Bird Flu’s Ominous Mutation

October 5, 2007 · Print This Article · Email This Post

RoosterBird flu has mutated again, allowing easier human-to-human transmission and increasing the chances of a bird flu pandemic. According to Dr. Yoshihiro Kawaoka of the University of Wisconsin-Madison, a “specific change” has occurred that seems to allow the H5N1 bird flu virus to grow in the upper respiratory tract. While the virus previously didn’t thrive in the human nose or throat due to the higher body temperature of birds (106 degrees F. as opposed to 98.6 degrees for humans), this new mutation replicates well in the upper respiratory tract of humans. Kawaoka thinks that the current H5N1 strain circulating in Africa and Europe has come the closest to being easily transmissible to people. He also says that samples taken recently from birds in Europe and Africa all have the mutation. Kawaoka’s research was published today in the Public Library of Science journal.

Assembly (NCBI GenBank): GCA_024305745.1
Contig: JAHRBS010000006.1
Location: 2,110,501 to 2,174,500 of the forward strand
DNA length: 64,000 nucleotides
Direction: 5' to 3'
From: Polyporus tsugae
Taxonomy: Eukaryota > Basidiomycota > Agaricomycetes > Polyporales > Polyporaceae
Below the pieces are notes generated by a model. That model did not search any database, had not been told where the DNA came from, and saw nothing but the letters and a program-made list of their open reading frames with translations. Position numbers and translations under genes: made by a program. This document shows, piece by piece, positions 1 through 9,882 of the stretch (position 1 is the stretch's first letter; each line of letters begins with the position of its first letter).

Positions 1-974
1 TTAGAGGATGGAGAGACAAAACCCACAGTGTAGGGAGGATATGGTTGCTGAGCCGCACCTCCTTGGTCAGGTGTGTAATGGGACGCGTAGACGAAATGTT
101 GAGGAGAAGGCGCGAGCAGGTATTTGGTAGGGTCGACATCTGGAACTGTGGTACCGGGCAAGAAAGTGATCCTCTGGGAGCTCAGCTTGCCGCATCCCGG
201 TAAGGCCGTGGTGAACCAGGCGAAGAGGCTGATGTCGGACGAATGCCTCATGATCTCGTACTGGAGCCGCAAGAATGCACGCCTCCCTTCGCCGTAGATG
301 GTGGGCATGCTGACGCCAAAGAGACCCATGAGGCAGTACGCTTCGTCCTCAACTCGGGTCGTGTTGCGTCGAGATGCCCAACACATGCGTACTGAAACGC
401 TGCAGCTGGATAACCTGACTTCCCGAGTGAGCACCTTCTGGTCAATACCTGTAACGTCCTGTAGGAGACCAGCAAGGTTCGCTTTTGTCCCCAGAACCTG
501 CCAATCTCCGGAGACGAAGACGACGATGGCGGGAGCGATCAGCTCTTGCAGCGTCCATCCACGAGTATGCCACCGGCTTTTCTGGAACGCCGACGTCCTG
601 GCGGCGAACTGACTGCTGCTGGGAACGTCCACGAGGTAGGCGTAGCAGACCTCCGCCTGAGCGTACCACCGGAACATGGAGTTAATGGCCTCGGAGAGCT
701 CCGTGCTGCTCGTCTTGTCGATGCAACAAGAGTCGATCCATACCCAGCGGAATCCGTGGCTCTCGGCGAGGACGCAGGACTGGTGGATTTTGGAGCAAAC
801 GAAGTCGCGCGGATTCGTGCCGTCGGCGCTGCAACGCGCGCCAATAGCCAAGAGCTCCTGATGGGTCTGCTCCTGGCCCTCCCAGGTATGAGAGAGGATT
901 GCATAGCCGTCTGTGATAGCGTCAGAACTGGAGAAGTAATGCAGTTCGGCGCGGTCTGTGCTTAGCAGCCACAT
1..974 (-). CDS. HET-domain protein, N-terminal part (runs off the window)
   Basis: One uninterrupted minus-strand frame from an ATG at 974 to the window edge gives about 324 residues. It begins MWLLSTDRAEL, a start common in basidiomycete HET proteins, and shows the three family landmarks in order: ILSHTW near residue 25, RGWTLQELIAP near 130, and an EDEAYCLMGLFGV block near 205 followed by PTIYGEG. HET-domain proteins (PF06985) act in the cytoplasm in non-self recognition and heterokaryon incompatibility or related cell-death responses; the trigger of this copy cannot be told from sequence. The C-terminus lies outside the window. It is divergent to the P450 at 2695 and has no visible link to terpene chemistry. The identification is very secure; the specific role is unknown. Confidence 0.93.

Influenza Sign at Naval Aircraft Factory in Philadelphia, Pennsylvania in October 1918It’s not known how many more mutations are needed to make the avian flu virus highly pathogenic to humans. Earlier this year, human-to-human transmission of bird flu was confirmed in Indonesia. The flu, which is constantly evolving, has infected 329 people in 12 countries since it second outbreak in 2003, killing 201 people. The genetic adaptations are of increasing concern, as they come closer and closer to allowing easy person-to-person transmission of the flu. The first bird flu outbreak in humans occurred in 1997 in Hong Kong, when 18 people were infected and six died. At that time, Hong Kong’s entire poultry flock was destroyed, effectively ending the outbreak. The avian-based 1918 Spanish flu pandemic of 1918-1920 had a high mortality rate, killing an estimated 100 million people worldwide, or more than the number of people who died in World War I. About 600,000 Americans died, in the worst epidemic the United States has ever experienced.

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